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Conti ransomware group officially shuts down - but probably not for long

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(Image credit: Future)

One of the world’s most famous ransomware (opens in new tab) threat actors, Conti, is breaking up - however there is very little reason to celebrate.

As reported by cybersecurity researchers from Advanced Intel, the group’s internal infrastructure, including Tor admin panes used for content publishing and negotiations, has been shut down. What’s more, BleepingComputer found that other internal services (such as rocket chat servers) are being decommissioned, as well.

But this doesn’t mean the people behind the name will drop the world of cybercrime altogether. Instead, they’ll be partnering with other, smaller ransomware groups, creating a whole swathe of ransomware groups, all reporting to a central figure. 

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At "war" with Costa Rica

Not only will they continue attacking businesses everywhere, but being broken up into semi-autonomous entities will make them more agile, and consequently - a bigger threat.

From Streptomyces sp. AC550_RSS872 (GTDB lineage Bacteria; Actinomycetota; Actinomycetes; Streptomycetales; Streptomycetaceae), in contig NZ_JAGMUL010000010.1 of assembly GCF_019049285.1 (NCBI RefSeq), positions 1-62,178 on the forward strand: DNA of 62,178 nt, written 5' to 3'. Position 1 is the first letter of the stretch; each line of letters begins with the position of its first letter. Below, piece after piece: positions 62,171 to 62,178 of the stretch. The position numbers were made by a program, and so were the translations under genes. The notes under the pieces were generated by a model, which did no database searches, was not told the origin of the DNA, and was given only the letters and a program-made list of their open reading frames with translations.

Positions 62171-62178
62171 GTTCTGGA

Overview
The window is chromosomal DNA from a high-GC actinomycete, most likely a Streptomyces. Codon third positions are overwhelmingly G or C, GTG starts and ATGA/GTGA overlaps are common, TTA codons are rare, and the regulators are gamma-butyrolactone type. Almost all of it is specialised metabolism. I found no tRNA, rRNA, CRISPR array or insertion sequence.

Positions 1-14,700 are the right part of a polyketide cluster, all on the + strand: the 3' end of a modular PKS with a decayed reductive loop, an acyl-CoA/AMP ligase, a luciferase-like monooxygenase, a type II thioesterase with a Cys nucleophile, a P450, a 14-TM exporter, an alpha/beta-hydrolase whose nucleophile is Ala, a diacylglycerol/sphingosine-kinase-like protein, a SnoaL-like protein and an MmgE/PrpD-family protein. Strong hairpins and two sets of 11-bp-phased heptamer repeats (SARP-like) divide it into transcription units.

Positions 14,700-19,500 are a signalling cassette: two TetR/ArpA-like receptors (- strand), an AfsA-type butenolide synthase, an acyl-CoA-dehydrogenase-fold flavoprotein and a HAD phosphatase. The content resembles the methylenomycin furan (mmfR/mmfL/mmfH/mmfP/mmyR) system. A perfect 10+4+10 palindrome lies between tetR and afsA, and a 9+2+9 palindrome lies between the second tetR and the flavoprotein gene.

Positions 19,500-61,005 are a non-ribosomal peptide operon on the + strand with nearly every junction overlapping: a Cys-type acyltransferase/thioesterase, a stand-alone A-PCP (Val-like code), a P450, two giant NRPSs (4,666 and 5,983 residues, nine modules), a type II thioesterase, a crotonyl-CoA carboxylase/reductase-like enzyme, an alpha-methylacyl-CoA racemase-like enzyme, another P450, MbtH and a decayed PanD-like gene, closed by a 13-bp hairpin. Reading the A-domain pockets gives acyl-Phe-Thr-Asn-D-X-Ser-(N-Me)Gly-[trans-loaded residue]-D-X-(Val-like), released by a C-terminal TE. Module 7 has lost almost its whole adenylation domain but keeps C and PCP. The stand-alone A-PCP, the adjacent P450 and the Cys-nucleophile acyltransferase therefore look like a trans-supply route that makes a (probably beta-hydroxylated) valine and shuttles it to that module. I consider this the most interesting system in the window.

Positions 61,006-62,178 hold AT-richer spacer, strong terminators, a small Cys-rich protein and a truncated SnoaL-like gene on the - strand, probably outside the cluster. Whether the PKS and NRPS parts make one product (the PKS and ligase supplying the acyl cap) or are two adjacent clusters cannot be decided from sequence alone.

Among the groups Conti’s members joined forces with, are HelloKitty, AvosLocker, Hive, BlackCat, BlackByte, and others, Advanced Intel claims. What’s more, new autonomous groups were built, whose key goals will be data exfiltration. Some of them are Karakurt, BlackByte, and the Bazarcall collective.

Conti is one of the world’s most well-known cybercrime (opens in new tab) groups. It’s one of the first groups to publicly express its support for the Russian invasion of Ukraine, which didn’t sit well with many of its partners and peers. Other ransomware groups and threat actors ended up publishing its source code and internal chats online.

At the moment, Conti is engaged in a full-blown cyber-war with the government of Costa Rica, hitting 27 government institutions including municipalities, utilities, and the Ministry of Finance, in a recent attack.

However, researchers believe that the attack was a “facade of live operation” while it pivots towards smaller entities. 

“The only goal Conti had wanted to meet with this final attack was to use the platform as a tool of publicity, performing their own death and subsequent rebirth in the most plausible way it could have been conceived," Advanced Intel’s report states.

Via: BleepingComputer (opens in new tab)

Sead is a seasoned freelance journalist based in Sarajevo, Bosnia and Herzegovina. He writes about IT (cloud, IoT, 5G, VPN) and cybersecurity (ransomware, data breaches, laws and regulations). In his career, spanning more than a decade, he’s written for numerous media outlets, including Al Jazeera Balkans. He’s also held several modules on content writing for Represent Communications.